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Character: Character is a little trickier, because it's based more on a values system than on how much you know about something. If you've researched your audience's demographics beforehand, you will have more of an idea what sort of issues they will or will not respond to. Even if you are presenting something that is antithesis of everything they stand for, you can still find ways to word your arguments so that you will appear credible and non threatening.
Rapport: Ah, rapport. Common experiences and interests are what help us as humans relate to each other. If your audience knows you share similar feelings with them, they will be more likely to respond to your message in a positive way.
As a society, majority of individuals tend to hold a pretty similar system of values that you can use to help you build your own credibility. Social and community values seek to attain such ideals as peace, freedom, respect, family security, and living a comfortable life. Personal values for individual show that most people wish to be ambitious, forgiving, responsible, and honest. By demonstrating that you stand for similar ideals as your audience, you help maintain a component of trust.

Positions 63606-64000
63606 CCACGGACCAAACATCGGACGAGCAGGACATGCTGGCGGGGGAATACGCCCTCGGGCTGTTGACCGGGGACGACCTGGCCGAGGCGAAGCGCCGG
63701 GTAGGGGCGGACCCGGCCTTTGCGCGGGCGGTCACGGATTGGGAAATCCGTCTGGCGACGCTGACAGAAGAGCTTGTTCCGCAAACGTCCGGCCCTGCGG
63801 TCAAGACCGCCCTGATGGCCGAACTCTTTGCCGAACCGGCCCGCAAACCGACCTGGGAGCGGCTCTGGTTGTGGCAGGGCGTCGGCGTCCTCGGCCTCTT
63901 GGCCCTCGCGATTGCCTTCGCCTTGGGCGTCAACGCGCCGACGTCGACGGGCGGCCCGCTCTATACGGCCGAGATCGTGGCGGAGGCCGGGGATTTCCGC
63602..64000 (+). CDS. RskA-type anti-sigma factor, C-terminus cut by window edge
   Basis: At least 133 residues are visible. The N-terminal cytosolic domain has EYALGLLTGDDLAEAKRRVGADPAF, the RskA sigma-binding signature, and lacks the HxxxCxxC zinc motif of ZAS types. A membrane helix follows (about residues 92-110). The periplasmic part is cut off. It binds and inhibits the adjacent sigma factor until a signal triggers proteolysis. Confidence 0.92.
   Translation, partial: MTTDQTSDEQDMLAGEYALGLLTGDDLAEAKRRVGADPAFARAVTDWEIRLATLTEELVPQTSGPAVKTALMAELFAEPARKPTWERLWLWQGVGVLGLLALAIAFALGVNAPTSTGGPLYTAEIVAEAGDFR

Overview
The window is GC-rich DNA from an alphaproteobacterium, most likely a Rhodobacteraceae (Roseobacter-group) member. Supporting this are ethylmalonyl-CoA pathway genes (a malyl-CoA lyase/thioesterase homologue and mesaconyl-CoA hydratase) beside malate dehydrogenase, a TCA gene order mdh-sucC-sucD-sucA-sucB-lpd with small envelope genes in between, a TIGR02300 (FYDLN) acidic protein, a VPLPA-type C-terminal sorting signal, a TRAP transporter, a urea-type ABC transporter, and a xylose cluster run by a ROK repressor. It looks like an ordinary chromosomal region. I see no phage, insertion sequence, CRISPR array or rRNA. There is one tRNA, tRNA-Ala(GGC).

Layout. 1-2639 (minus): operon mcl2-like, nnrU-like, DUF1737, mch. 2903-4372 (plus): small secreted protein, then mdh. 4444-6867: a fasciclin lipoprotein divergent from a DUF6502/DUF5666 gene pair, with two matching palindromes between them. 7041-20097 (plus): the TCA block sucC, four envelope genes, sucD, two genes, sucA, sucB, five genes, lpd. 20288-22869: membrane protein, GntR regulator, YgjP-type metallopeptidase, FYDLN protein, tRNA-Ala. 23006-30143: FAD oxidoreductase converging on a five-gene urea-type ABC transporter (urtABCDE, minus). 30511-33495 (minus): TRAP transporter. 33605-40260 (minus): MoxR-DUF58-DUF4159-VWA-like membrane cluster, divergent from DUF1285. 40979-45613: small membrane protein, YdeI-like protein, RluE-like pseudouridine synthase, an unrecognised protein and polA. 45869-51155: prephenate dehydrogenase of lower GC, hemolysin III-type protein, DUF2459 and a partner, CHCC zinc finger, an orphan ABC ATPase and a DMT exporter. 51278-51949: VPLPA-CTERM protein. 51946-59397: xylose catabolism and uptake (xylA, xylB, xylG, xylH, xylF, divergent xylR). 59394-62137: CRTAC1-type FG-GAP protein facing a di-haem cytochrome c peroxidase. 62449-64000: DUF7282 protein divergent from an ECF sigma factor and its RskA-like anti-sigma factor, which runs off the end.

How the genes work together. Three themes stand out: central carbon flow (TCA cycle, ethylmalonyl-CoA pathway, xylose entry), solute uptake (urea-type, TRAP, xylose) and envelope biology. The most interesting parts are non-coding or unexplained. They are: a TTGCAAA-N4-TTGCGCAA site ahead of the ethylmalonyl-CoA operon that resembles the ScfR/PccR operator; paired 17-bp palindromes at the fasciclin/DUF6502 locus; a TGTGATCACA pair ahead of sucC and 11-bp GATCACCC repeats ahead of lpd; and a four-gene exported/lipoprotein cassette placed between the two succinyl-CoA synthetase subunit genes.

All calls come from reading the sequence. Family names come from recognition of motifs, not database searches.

Once your audience has a built a foundation of trust and respect, your message will seep in a lot more easily than if you have little or no credibility. Keep in mind that you can't cruise through a presentation on credibility alone, but it will certainly help your case by leaps and bounds
Ana Ventura specializes in helping businesses, organizations, and individuals get media coverage. She is a PR expert at DrNunley's http://FullServicePR.com , a site specializing in affordable publicity services. Reach Ana at mailto:email@example.com or 801-328-9006.